Run time: 88 mins
In Theaters: Friday 18th June 1999
Distributed by: Buena Vista Pictures
Production compaines: Constantin Film Produktion, Ambient Entertainment GmbH
Contactmusic.com: 3 / 5
Rotten Tomatoes: 88%
Fresh: 92 Rotten: 12
IMDB: 7.2 / 10
Director: Reinhard Klooss
Producer: Reinhard Klooss, Robert Kulzer
Screenwriter: Reinhard Klooss, Jessica Postigo
Starring: Kellan Lutz as Tarzan, Robert Capron as Derek, Jaime Ray Newman as Alice, Spencer Locke as Jane Porter, Brian Bloom as Miller, Mark Deklin as John Greystoke, Brian Huskey as Smith, Edd Osmond as Young Taug, Rebecca Reaney as Jane
Also starring: Robert Kulzer
The 90th film based on the books by Edgar Rice Burroughs, this German-made animated romp adds little to the century-old canon besides some motion-capture action and an eco-friendly message. But it's a watchable adventure with thrilling set-pieces and engaging characters, even if the animation isn't quite up to par and the plot feels thoroughly contrived.
It opens by going back millions of years to the dinosaurs being wiped out by a mystical meteor that sinks into the middle of Africa and sends out moody vibes. In the present day, investigating archaeologists are killed in a helicopter crash, but their 4-year-old son JJ Greystoke (voiced by Garner) survives and is raised by a kindly gorilla mother. Renaming himself Tarzan, the "ape with no hair", the teenaged Tarzan (now Zetterholm) has his first run-in with humans, meeting Jane (Locke), daughter of his father's former colleague Jim (Bubb). But it's a few years later before Tarzan (now Lutz) runs into Jane again, and she's now in danger because company boss Clayton (St. John) is manipulating her into participating in his evil plan.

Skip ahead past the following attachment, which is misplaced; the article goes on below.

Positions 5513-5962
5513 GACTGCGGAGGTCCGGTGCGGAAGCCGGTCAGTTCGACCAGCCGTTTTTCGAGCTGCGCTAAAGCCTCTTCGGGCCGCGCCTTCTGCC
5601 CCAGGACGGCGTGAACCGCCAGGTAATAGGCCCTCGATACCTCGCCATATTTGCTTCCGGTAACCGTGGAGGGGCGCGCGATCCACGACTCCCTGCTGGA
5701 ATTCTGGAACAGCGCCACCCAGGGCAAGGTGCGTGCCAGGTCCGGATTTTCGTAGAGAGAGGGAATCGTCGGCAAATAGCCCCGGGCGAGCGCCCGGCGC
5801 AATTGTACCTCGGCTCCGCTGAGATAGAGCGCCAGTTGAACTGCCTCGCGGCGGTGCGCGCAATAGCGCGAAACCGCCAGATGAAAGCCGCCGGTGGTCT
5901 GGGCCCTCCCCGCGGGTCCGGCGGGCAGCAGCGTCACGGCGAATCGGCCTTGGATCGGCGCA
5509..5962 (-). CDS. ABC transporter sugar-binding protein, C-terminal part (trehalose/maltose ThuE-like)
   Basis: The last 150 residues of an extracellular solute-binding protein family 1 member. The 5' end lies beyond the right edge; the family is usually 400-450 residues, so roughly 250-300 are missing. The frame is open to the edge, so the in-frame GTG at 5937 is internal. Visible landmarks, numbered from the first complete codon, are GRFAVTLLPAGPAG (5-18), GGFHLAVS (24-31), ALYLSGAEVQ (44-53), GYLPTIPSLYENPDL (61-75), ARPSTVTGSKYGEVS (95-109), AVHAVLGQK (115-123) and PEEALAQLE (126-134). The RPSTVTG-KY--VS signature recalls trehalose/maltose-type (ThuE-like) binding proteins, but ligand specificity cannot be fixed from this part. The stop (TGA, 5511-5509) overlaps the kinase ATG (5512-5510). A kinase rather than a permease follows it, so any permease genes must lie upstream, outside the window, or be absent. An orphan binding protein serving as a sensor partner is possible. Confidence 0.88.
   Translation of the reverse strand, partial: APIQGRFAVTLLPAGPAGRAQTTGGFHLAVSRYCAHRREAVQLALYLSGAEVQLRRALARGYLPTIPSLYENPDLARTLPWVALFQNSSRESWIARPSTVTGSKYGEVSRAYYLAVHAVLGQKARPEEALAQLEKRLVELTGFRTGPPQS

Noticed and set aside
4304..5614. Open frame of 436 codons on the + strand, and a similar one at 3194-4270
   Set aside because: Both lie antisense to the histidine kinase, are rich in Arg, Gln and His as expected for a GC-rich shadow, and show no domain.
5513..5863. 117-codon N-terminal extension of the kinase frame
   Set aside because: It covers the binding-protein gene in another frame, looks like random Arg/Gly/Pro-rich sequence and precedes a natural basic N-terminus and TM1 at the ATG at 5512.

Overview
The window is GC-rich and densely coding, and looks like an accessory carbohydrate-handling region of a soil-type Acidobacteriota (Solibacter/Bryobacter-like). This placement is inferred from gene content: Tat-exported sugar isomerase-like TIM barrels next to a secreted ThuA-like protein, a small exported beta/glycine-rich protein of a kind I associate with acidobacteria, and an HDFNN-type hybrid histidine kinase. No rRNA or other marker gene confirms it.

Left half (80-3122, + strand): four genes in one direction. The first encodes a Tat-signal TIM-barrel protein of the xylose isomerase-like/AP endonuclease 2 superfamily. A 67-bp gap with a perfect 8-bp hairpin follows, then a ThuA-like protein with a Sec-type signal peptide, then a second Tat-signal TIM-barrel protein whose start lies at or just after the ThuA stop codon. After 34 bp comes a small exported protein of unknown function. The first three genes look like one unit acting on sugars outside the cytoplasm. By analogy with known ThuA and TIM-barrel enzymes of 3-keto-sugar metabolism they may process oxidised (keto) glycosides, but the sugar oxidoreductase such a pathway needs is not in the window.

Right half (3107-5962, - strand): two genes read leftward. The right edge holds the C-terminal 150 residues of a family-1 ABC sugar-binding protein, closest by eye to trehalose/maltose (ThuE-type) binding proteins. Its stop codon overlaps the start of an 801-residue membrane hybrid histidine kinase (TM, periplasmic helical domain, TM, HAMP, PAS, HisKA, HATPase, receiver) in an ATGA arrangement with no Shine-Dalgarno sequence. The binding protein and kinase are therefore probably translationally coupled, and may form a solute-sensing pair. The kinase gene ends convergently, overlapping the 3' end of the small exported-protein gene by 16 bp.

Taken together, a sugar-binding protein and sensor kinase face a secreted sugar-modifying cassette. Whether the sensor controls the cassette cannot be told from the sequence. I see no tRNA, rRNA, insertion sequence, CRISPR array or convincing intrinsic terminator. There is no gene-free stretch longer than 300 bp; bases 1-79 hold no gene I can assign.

Tarzan fans will enjoy the continual references to years of books, movies and comics, including an unusually sexy "me Tarzan, you Jane" subplot that has a surprising spark of chemistry. And the gorillas are beautifully rendered as strong characters with a fascinating culture all their own (thankfully they don't speak). Even so, everything feels oddly simplistic, mainly because the plot demands that we feel some sympathy for this simmering meteor, which needs to be undisturbed for a reason that never quite makes sense.
There's also the problem that Jane is little more than a damsel who is constantly in distress and needs Tarzan to rescue her. And while both characters have a vivid physicality to them, they also have that dead-eyed virtual-reality look that makes them a bit creepy. The adept voice cast manages to add some life behind those eyes, while the action sequences provide some genuinely exciting moments. But the environmental message would have been much stronger if the plot wasn't so relentlessly corny.